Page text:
Beth Murphy has written, produced and directed almost 20 documentaries, including Tribeca 2007’s “Beyond Belief.” She returns this year with “The List.”
Murphy studied History and International Relations/Communications before working in radio and TV news. Upon leaving, she founded Principle Pictures in order to tell the stories that mattered to her; she leads productions around the world, many in war-torn and developing countries.
“I believe documentary filmmaking is a uniquely powerful way to understand the human drama that defines the world’s most pressing social and political issues,” says Murphy, adding that the type of documentaries she makes are “personal narratives that highlight greater human rights and social problems, and the subjects I choose to focus on are ones that are close to my heart,…my films are about individuals who take action when action may seem unlikely; about the kind of people who make you feel like a better person just for knowing them.”
What it’s about: Modern-day Oskar Schindler Kirk Johnson is fighting to save thousands of Iraqis whose lives are in danger because they worked for the U.S. to help rebuild Iraq.
Director Murphy says: “This is a film about the clarity and conviction of one man in the face America’s war on terrorism, a war that often provides few moments of clarity or moral fortitude. To me, Kirk Johnson represents the best of America – who we want to be or imagine ourselves to be when we engage in the world. The truth is, he is an anomaly. He is a voice in the wilderness, and even as Americans are loathe to hear more about the Iraq war, he continues to remind us that Iraqis lives are at stake because they signed on to help America rebuild their country.”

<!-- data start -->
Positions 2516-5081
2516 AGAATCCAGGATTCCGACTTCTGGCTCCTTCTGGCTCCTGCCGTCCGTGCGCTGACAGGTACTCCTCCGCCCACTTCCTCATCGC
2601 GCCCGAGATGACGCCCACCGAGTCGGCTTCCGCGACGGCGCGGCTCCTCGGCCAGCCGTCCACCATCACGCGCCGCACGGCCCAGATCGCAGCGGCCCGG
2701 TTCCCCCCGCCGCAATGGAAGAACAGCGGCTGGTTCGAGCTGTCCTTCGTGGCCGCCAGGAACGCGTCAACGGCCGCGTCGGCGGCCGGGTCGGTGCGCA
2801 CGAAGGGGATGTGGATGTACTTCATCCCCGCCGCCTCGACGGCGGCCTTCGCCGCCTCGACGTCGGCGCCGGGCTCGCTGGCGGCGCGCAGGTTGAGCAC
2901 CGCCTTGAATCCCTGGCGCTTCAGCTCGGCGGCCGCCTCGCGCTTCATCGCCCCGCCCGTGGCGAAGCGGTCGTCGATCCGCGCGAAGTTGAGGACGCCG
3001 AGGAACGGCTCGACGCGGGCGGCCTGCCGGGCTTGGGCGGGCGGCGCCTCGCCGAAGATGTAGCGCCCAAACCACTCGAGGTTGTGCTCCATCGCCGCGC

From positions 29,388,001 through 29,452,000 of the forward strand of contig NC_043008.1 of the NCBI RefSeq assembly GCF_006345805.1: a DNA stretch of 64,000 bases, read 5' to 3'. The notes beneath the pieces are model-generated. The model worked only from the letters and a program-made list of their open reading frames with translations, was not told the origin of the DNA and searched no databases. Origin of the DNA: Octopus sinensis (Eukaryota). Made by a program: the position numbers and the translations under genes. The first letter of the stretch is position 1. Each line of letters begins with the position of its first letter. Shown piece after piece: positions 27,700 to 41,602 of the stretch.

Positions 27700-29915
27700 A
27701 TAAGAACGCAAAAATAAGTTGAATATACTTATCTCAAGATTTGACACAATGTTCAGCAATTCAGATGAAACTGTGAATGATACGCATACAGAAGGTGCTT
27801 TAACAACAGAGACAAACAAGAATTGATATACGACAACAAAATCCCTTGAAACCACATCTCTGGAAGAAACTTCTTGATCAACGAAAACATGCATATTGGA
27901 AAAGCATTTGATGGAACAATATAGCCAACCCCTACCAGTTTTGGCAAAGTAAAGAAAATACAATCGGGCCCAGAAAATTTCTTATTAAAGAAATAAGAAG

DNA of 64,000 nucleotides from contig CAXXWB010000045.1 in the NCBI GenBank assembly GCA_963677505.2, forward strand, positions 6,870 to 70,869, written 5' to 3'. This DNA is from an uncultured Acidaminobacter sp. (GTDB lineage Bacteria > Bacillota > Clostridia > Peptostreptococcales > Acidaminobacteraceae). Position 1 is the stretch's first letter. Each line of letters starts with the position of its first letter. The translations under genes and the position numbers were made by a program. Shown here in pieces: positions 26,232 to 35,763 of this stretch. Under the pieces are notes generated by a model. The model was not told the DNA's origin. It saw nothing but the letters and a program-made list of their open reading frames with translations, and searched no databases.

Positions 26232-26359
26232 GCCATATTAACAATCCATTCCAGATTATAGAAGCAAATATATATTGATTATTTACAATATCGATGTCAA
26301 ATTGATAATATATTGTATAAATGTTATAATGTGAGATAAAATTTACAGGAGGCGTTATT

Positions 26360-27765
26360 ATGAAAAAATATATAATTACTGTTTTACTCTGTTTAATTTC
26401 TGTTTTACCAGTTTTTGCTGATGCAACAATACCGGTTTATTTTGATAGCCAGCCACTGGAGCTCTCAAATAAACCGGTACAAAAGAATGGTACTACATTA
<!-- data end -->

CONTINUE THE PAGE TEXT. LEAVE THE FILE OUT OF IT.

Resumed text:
The challenges: “The security of the Iraqis we interviewed was always our number one priority. All of the people we interviewed were in danger because of an affiliation with America. You can imagine the inherent challenges that this situation created. The majority of the interviews we filmed overseas (in Iraq, Syria, Jordan and Egypt) were done with one major caveat: the interview could only be used in the film if the interview subject had safely been resettled.”
On the personal events bookending her film: “The very first shoot for this film was in Chicago with Kirk Johnson and his parents at his childhood home. Four days earlier, I was celebrating the birth of my daughter, Isabelle. The last shoot for this film was also in Chicago with Kirk Johnson and his parents at his childhood home. Moments after landing in Chicago for this final filming, I received a call from my mother: my father had been in a car accident that afternoon; he was killed. The bookending of our filming with such personal moments of life and loss, gave me pause to think even more about the fragility of the human condition, and the outright injustice of betraying our Iraqi friends and allies. When people are hurting what they need is both compassion and action.”
What’s next: “We have begun production and research on several films. ‘What Tomorrow Brings’ is a film focused on girls’ education in Afghanistan—shot in a conservative village that now has its very first girls’ school; another film is a quintessentially American story that is best described as a modern-day Grapes of Wrath (no working title yet).”
Indiewire invited Tribeca Film Festival directors to tell us about their films, including what inspired them, the challenges they faced and what they’re doing next. We’ll be publishing their responses leading up to the 2012 festival.
Keep checking HERE every day up to the launch for the latest profiles.